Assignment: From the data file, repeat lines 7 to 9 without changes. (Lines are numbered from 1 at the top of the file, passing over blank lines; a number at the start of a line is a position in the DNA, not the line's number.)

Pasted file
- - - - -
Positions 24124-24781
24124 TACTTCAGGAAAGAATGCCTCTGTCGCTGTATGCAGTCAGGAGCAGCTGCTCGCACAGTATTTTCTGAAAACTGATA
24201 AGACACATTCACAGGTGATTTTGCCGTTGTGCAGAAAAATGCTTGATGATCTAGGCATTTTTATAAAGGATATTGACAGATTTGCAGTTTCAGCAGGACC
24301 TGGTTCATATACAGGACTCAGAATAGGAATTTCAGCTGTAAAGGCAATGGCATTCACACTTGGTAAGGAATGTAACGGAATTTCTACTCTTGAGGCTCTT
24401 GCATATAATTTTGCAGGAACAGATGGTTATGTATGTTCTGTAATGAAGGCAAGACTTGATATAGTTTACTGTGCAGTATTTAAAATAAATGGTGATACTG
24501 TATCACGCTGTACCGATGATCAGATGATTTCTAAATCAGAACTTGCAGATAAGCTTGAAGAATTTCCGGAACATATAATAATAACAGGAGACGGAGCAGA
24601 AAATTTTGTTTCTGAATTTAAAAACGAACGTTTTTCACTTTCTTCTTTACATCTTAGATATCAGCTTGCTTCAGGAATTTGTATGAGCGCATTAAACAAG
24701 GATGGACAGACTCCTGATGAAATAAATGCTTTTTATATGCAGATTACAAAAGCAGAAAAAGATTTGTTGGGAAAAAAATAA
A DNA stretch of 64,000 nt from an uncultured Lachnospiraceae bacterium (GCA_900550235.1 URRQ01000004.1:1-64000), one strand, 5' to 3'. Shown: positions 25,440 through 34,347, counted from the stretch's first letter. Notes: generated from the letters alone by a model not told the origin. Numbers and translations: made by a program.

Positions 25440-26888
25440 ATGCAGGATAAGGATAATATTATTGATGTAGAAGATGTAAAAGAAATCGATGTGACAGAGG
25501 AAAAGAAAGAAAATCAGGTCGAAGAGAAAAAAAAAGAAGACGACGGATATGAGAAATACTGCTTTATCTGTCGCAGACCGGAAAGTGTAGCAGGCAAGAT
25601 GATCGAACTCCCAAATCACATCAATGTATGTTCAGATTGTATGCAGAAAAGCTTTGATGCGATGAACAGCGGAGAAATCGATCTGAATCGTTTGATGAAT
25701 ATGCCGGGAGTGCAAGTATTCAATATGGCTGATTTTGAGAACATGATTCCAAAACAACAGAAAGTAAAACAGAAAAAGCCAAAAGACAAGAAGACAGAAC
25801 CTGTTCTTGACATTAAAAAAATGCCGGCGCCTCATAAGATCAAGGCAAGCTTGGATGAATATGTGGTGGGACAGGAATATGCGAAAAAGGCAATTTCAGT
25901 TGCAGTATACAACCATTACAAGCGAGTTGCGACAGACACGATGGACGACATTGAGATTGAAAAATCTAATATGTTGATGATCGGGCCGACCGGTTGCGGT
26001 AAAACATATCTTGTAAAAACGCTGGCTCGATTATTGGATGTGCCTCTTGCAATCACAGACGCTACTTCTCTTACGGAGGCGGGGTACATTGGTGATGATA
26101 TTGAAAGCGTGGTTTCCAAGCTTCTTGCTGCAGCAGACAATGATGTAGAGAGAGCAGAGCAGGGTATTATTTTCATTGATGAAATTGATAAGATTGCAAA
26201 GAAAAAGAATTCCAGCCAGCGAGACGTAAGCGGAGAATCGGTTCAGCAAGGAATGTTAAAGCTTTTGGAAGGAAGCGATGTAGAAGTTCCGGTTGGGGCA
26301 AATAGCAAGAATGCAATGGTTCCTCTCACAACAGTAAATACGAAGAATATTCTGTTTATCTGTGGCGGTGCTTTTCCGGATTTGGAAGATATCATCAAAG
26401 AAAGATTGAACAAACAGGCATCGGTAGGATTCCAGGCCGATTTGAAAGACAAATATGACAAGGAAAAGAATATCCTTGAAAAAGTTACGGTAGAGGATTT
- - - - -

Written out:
24601 AAATTTTGTTTCTGAATTTAAAAACGAACGTTTTTCACTTTCTTCTTTACATCTTAGATATCAGCTTGCTTCAGGAATTTGTATGAGCGCATTAAACAAG
24701 GATGGACAGACTCCTGATGAAATAAATGCTTTTTATATGCAGATTACAAAAGCAGAAAAAGATTTGTTGGGAAAAAAATAA
A DNA stretch of 64,000 nt from an uncultured Lachnospiraceae bacterium (GCA_900550235.1 URRQ01000004.1:1-64000), one strand, 5' to 3'. Shown: positions 25,440 through 34,347, counted from the stretch's first letter. Notes: generated from the letters alone by a model not told the origin. Numbers and translations: made by a program.